Posted in: Animation, Blu-ray, by Sean Axmaker, Contributors, DVD

Blu-ray/DVD: ‘Dark Knight’ and ‘White Zombie’

Batman: The Dark Knight Returns Part 2 (Warner) completes the DC Universe Animated Original adaptation of Frank Miller’s landmark graphic novel, with Peter Weller voicing old man Bat with the cold edge of an angry survivor and Michael Emerson taking on The Joker with a perfectly underplayed glee for chaos.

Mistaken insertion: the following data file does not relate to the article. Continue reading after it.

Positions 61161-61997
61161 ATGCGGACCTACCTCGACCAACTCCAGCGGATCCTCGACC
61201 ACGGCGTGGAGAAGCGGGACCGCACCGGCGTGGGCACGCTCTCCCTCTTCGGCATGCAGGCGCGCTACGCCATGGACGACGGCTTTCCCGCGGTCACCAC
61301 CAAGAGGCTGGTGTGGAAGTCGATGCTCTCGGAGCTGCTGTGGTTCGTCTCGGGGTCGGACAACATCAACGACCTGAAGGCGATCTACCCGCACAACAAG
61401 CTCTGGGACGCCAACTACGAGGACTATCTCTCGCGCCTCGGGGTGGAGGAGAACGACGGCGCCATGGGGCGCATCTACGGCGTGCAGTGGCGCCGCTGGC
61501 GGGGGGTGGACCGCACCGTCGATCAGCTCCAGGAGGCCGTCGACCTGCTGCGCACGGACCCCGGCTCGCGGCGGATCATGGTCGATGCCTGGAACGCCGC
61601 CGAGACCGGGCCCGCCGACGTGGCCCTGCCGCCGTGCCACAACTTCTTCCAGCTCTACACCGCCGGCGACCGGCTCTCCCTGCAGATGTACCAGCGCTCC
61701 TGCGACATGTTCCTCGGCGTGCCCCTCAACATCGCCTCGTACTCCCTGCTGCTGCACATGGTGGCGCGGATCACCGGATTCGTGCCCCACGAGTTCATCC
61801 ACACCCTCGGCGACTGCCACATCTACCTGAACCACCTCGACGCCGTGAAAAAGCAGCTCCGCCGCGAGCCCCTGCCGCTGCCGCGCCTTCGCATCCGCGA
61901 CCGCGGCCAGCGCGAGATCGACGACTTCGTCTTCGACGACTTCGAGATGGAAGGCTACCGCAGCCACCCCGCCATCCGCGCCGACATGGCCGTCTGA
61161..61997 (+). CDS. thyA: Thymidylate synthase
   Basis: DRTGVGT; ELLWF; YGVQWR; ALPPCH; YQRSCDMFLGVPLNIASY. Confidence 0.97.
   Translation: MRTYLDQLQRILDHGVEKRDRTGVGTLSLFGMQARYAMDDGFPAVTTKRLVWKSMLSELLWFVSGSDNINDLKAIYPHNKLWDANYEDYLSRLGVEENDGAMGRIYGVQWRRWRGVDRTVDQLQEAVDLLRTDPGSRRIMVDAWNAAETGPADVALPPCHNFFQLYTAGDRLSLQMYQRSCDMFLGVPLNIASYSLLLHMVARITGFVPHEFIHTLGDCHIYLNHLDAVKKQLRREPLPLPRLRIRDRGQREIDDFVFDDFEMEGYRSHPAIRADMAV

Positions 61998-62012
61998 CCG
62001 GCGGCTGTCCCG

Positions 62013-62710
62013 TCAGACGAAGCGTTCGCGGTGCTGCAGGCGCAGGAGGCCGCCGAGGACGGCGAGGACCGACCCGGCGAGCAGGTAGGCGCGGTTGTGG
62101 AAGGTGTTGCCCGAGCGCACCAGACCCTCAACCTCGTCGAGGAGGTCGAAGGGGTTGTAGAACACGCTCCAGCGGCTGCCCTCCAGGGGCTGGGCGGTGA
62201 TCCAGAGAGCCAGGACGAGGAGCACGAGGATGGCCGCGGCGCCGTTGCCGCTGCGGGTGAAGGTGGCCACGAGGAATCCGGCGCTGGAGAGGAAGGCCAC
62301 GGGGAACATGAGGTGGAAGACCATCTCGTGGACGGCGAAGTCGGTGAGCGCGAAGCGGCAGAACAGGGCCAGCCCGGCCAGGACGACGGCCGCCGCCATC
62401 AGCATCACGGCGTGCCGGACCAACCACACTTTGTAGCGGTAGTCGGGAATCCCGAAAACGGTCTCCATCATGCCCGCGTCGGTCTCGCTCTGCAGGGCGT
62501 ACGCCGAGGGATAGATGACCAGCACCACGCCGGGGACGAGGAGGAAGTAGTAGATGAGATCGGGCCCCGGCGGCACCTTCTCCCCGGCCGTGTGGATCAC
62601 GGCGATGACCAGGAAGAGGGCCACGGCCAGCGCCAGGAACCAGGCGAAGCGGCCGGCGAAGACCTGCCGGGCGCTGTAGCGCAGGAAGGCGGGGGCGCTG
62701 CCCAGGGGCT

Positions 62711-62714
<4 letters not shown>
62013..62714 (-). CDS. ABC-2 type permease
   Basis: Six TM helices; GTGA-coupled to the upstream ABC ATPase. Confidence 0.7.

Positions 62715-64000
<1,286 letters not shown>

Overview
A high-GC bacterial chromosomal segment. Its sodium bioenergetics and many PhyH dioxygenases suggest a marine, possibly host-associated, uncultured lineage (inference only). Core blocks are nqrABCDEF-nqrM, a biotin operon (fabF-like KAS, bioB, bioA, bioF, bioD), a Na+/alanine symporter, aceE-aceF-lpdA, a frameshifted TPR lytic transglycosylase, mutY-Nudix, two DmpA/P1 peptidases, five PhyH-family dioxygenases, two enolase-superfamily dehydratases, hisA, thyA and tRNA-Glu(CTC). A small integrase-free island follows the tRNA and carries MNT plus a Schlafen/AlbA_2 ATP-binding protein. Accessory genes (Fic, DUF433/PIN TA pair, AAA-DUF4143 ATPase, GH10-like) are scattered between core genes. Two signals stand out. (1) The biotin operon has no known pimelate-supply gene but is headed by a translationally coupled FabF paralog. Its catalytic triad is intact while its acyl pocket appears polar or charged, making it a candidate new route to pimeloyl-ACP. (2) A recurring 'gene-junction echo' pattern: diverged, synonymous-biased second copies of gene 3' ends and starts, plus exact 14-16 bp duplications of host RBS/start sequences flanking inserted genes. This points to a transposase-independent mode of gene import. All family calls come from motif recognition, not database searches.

Like the first half (released in 2012), this adaptation (directed by TV animation veteran Jay Oliva) manages to capture the best and the worst of Frank Miller: along with the savage deconstruction of superhero fantasy is a glib satire of social liberalism as blind hysteria and criminal enabling that makes Ayn Rand look measured. Miller’s heroes, however, are not captains of industry but vigilantes and old soldiers beholden only to justice in a world where the figures of authority are more interested in self-image than public good. Which makes Batman the great libertarian hero: the maverick loner more interested in protecting individuals than institutions and making sure the most savage criminals are duly punished (there is a real streak of Old Testament retribution in Miller’s take). The Miller philosophy is pared down to the bone in the inevitable showdown between Superman (voiced by Mark Valley), the patriotic good soldier dedicated to protecting the country and following the orders of his commander in chief, and Batman, beholden to nothing but his conscience.